Writing prose, emails, books, and blog posts are better done sitting down.
In terms of writing code, I could go either way.
Often switching between standing and sitting is a really good way to fix a problem I'm having focusing.
That said, I go through spurts where I stand a lot and spurts where I sit a lot; there is no real rhyme or reason, I'm not as religious about swapping every hour.
It surprising how natural it feels to stand and work at the desk, and once I get in a zone it doesn't matter if I'm down or up.
It's absolutely amazing, and it's so habitual now that I have a harder time concentrating when I'm not walking and typing (my legs get really restless).
A really nice side benefit is when I go running or hiking, even after a long spell of not running or hiking, I am far less sore doing it because of all the walking at work.
But I like standing for dealing with random little things (email and other reaction mode type stuff), and the standing desk also makes it a lot easier to show people things on your screen when they walk over.
For me the purpose was actually to relieve arm pain, because when you rest your arms against anything for extended periods of time, it aggravates the nerve and causes long-lasting pain from your fingers to your elbow and sometimes higher.
Overall I found it pretty helpful, not because I'm standing all the time, but because it encourages me to move around more (shift legs, walk away and come back, etc) which keeps me from being in a bad posture for too long at once.
The thing cost probably $250 to build out of parts from Menard's, using four 4x4s for the legs and a butcher block for the top, and some metal to keep them together. I'm not a handy guy so assembling it was too confusing and difficult and I almost swore I'd never build anything again in my life. But I'm glad I have this thing.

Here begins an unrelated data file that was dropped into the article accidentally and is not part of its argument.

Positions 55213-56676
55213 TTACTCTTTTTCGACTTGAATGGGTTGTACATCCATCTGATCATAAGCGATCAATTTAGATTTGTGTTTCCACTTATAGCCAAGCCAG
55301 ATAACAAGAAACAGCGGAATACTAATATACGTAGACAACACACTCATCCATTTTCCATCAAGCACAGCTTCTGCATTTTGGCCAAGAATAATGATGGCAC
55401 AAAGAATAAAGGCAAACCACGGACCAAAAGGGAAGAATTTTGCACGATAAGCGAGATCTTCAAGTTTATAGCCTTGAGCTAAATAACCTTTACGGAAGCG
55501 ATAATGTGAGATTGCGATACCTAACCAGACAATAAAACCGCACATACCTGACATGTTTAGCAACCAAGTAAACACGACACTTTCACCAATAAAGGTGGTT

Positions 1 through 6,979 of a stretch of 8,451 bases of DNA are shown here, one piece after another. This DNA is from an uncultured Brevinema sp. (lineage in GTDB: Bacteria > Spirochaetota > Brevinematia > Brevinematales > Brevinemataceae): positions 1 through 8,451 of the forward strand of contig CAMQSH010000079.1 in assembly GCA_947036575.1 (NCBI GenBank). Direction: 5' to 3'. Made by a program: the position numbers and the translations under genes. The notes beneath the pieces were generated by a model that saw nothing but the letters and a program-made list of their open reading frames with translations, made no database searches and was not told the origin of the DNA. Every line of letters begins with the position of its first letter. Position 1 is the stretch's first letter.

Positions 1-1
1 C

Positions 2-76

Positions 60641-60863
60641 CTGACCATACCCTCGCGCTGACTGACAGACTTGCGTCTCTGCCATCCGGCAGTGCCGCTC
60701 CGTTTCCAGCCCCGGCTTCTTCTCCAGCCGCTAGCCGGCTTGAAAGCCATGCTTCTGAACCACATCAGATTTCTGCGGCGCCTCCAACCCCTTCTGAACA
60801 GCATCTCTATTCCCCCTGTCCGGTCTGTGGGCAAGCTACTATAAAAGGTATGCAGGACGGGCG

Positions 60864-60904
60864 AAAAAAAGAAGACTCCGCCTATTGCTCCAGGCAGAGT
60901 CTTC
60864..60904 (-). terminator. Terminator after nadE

standingdesk.image = https://www.dropbox.com/s/7acc2jkc6zgrow7/standingdesk.jpeg?...
we're also developing new accessories around the desk, like the anti-fatigue mat, so that your sit/stand experience would be better throughout the day.
we're also working on a software component that reminds you when to stand or sit to maximize your productivity. we'll release it in a couple of months, and hopefully, it will be helpful to you.
if anyone has any suggestion on how to make sit/stand experience great at work, would love to hear from you. my email is firstname.lastname@example.org.
Regarding concentration, I'm reminded of an interesting article about concentration and standing desks: https://qz.com/957311/why-cant-i-focus-using-a-standing-desk...
"When standing in an office—especially one where others are sitting—your range of vision is far wider; you can see a lot more faces from a higher vantage point than you do sitting down. The more people you can see both directly and peripherally, the more faces you are unconsciously trying to interpret. And the more you process this information, the more likely you are to take those emotions on yourself."
I've avoided this problem by facing a partition where I can't see anyone and wearing noise-canceling headphones.
Having said that, I don't know if my health or anything like that improved significantly by standing.
I love working while standing, but...
I work mostly at home (and we don't wear shoes in the house). I have a standing pad, but my heels were bottoming out to the floor and eventually started experiencing heel pain. I started wearing padded slippers on top of the pad, but by that time it was a little too late. I developed plantar fasciitis in both feet. It was worse in my left foot than my right foot. My right foot has cleared up, and I'm working on stretching exercises to help clear up the left foot and have been making progress.